Northern Territory Opposes Live Cattle Export Ban

Northern Territory Opposes Live Cattle Export Ban

Northern Territory Opposition Leader Terry Mills

Ban Cruelty Not Live Exports

Victor P Taffa

The Labor Government’s ban on live cattle exports has the potential to kill off the Territory’s cattle industry.

Shocking images of animal cruelty has panicked Labor into an ill considered, short sighted plan that will cost jobs, punch a huge hole in the Territory’s economy and do little to improve animal welfare.

Cattle production is worth in excess of $250 Million a year to the Territory.

“Obviously, the images of animal cruelty as seen on the Four Corners program, are a concern to us all and work needs to be done to help improve slaughter practices in Indonesian abattoirs, but this can’t be done by dealing ourselves out of the game.” Opposition Leader Terry Mills said today.

“The Chief Minister should jump on the first plane to Jakarta to work with Indonesians to drive change and fight for the jobs of Territory cattle producers and related businesses.”

“Instead, the Territory Government is silent and defers to Julia Gillard at a time when this major industry needs real help.”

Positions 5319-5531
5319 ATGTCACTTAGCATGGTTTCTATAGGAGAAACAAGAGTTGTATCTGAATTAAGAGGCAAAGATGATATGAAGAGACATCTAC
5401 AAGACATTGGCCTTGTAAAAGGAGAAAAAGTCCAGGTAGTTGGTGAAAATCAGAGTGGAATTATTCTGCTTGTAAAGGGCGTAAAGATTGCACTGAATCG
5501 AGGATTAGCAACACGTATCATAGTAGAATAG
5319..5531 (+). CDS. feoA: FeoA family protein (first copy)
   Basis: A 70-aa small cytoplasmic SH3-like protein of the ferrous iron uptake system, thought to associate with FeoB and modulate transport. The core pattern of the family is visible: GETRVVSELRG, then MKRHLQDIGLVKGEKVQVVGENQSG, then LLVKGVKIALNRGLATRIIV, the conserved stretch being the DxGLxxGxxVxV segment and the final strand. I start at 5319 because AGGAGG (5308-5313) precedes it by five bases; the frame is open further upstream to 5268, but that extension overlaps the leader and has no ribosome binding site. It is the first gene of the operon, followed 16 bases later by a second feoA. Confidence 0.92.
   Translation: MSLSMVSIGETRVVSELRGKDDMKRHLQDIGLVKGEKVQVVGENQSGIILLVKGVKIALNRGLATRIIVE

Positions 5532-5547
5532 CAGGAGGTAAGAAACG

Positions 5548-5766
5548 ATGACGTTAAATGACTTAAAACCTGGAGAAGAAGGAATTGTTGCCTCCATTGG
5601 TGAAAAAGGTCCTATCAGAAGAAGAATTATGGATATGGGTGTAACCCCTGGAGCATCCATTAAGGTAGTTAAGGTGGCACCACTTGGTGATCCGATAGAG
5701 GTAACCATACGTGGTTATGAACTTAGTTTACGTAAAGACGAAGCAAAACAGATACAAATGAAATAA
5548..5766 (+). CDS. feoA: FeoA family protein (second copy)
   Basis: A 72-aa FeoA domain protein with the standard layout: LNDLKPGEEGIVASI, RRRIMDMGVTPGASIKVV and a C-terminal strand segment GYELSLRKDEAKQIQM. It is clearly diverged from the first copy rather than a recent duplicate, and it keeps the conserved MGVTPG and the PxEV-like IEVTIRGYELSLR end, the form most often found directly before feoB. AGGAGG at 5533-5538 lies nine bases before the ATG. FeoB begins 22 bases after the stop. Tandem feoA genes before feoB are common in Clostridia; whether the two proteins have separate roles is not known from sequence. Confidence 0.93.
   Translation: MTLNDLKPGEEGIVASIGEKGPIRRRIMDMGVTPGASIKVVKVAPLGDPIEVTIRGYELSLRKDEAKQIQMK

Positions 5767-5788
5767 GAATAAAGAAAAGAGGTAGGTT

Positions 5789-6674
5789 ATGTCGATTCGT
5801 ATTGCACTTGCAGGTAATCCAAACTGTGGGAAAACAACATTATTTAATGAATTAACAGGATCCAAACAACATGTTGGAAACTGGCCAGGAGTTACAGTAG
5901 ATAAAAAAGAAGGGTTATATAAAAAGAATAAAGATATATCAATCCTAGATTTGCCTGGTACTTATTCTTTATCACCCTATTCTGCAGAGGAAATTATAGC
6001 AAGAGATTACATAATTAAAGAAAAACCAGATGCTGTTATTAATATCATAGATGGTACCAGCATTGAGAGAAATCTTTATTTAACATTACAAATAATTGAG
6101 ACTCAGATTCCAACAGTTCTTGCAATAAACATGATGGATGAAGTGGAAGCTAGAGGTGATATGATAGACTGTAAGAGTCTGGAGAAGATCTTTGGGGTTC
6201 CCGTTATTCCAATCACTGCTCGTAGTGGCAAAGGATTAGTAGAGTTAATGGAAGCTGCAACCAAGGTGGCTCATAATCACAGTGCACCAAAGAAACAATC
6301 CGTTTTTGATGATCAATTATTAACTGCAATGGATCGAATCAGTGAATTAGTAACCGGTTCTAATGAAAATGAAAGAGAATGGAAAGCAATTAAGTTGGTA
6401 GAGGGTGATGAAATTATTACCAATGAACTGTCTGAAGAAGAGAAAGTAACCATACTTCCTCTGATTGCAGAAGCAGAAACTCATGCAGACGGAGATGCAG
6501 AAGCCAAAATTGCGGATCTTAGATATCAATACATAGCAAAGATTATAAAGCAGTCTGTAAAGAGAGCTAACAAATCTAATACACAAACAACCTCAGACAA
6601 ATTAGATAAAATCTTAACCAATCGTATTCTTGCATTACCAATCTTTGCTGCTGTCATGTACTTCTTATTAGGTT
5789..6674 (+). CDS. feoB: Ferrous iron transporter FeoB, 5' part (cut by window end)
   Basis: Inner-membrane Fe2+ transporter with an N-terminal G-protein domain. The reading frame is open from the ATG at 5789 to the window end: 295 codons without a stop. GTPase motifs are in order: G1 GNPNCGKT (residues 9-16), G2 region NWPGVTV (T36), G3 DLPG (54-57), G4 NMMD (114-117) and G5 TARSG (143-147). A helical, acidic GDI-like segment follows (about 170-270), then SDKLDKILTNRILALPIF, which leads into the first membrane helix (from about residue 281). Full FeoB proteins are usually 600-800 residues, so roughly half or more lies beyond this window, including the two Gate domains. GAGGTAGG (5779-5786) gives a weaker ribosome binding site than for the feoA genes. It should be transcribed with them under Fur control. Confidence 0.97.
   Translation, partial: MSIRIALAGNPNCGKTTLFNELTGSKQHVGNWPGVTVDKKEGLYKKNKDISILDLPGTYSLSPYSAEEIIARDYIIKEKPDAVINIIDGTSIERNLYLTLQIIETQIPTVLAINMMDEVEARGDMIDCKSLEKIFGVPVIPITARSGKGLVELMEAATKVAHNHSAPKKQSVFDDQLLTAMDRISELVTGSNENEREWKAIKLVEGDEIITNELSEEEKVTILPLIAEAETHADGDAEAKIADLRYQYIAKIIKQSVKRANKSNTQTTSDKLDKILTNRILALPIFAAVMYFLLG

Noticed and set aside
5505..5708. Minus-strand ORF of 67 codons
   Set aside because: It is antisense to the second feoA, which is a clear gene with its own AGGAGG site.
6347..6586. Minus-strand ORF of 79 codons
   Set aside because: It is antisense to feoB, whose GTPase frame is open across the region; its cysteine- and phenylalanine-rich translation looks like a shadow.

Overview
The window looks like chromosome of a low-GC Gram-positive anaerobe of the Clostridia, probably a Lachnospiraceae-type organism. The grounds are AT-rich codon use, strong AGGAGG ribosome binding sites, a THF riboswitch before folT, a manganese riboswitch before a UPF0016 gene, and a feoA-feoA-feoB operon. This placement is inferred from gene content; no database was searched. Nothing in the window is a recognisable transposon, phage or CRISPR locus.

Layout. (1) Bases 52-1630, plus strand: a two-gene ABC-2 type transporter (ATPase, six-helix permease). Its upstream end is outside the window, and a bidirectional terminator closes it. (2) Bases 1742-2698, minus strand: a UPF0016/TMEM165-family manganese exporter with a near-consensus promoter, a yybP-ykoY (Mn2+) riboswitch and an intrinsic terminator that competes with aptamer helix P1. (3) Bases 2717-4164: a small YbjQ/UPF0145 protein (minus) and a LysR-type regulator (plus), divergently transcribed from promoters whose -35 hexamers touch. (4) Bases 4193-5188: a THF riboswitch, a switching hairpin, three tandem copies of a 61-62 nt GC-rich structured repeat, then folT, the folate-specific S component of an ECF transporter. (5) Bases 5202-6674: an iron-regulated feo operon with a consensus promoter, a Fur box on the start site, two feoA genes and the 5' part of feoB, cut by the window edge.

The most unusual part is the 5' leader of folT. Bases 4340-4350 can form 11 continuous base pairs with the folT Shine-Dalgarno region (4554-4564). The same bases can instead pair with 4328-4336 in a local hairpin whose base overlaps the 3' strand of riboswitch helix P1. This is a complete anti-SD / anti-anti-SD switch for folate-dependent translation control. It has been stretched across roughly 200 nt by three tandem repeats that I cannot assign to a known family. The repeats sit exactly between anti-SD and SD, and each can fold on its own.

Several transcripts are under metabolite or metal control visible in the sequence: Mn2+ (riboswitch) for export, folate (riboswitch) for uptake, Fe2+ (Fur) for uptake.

“This is an economic, animal welfare and diplomatic crisis that needs to be fixed now, not in weeks or months ahead.” Mr. Mills said.

“The Labor Government should have representatives in Indonesia now, helping to accredit, foster and instil best practice, as was the case when the Country Liberals were in power.”

“Action needs to be taken now. What happens to cattle held in export yards now? Overstocking contributed to the Mataranka scandal and this could be the case on properties across the Territory if live trade ceases.” Mr. Mills said.

“It’s time to re-think this ridiculous ban and promptly resume trade to the 25 or so suitable facilities in Indonesia. That will reward good practice and encourage others to improve.”

“Prime Minister Gillard is in the Territory and needs to tell the cattle industry and those who depend on it how she plans to compensate them.” Mr. Mills said.

“A wait of six months is excessive. Time is critical and improvements can be made in a matter of days, not months.”

“Labor should immediately draw up a rescue plan that includes help to pastoralists for transport and feed costs, emergency bank relief and financial counselling for those affected, until a resolution is achieved.” Mr. Mills said.